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Bulgur or broken wheat is a form of wheat that has been, as the name says, milled coarsely. It is usually made from durum wheat. The husk has to be removed before milling. It is very nutritious way of eating wheat since it has not been refined. It contains the same amount of nutrients and vitamins as the whole wheat. In cooking, bulgur is easier to use than whole wheat. Since it has no husk, its soaking time is about ½ hour. By comparison, the whole wheat grains have to be soaked overnight. Bulgur's cooking time is 20-30 minutes. The milling of wheat into bulgur is believed to have begun in the Mediterranean area. Ancient civilizations such as Roman and Egyptian have been eating bulgur since 1000 B.C. It is commonly used in the Middle East, North Africa and India.

Bulgur wheat is rich in fiber and manganese. It is also a form of complex carbohydrate which are suitable for people suffering of diabetes since it is released more slowly into the blood stream. This has an effect on the insulin level of the body by not causing insulin peaks as would happen if a simple carbohydrate, like refined sugar, was digested. Plus, a person's hunger is much longer satisfied.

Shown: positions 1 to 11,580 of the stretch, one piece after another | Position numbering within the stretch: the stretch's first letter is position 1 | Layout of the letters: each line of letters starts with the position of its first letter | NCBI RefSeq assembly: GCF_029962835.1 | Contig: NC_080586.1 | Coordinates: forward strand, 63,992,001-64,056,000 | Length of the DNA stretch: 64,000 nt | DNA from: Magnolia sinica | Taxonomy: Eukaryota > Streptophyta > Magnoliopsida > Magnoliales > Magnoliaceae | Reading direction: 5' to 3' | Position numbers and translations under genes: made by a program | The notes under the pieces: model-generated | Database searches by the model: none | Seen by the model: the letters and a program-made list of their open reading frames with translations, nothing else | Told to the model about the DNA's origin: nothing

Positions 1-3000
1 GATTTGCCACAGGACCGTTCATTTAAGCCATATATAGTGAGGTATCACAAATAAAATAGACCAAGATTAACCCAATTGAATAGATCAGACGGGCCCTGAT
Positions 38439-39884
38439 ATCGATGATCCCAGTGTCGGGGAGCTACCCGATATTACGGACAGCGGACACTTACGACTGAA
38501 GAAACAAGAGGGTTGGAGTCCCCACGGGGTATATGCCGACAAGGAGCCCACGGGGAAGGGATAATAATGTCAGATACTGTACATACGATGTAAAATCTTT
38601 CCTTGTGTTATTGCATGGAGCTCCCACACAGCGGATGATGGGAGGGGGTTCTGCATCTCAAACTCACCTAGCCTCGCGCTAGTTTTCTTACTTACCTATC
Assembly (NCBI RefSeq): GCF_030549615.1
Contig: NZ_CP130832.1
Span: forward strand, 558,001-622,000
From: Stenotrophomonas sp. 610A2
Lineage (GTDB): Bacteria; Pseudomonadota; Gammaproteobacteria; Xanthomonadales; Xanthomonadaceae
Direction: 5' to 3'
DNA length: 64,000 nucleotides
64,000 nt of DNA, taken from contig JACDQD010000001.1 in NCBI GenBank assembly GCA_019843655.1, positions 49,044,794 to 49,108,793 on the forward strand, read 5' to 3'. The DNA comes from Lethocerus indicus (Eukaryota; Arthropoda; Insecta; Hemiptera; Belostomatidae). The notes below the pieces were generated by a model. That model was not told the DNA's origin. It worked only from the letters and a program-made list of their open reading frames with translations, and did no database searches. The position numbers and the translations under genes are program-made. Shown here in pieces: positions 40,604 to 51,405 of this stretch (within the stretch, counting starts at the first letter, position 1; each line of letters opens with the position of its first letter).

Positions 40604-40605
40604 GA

Bulgur contains, like all non refined wheat products, amino acids which provide protein. It is not contained in large concentrations therefore, one must look for other protein rich food. If a person is a vegetarian, beans, lenses and tofu (soybeans cheese) are great options.

Bulgur is rich in vitamins B, particularly in thiamine and niacin. Thiamine is very useful in the digestive and nerve system. Niacin helps in the digestion of the proteins. Zinc, iron, riboflavin and trace minerals like magnesium and selenium are also found in bulgur.

Bulgur wheat in the diet can be very helpful

Bulgur wheat can be added in lots of dishes. It is very handy for soups, in particular vegetable soups. It can be added just as the soups boils and cooked for twenty to thirty minutes. Cooked bulgur is an excellent ingredient for salads. It can also be cooked as porridge. It usually comes in four different grain sizes. Fine, medium, coarse and whole grains. Depending of the type of the dish one is preparing, a different size of grain shall be used. Usually, fine grains are used for cereals and deserts, for example.

Bulgur should be stored in a dry, cold place away from sunlight.

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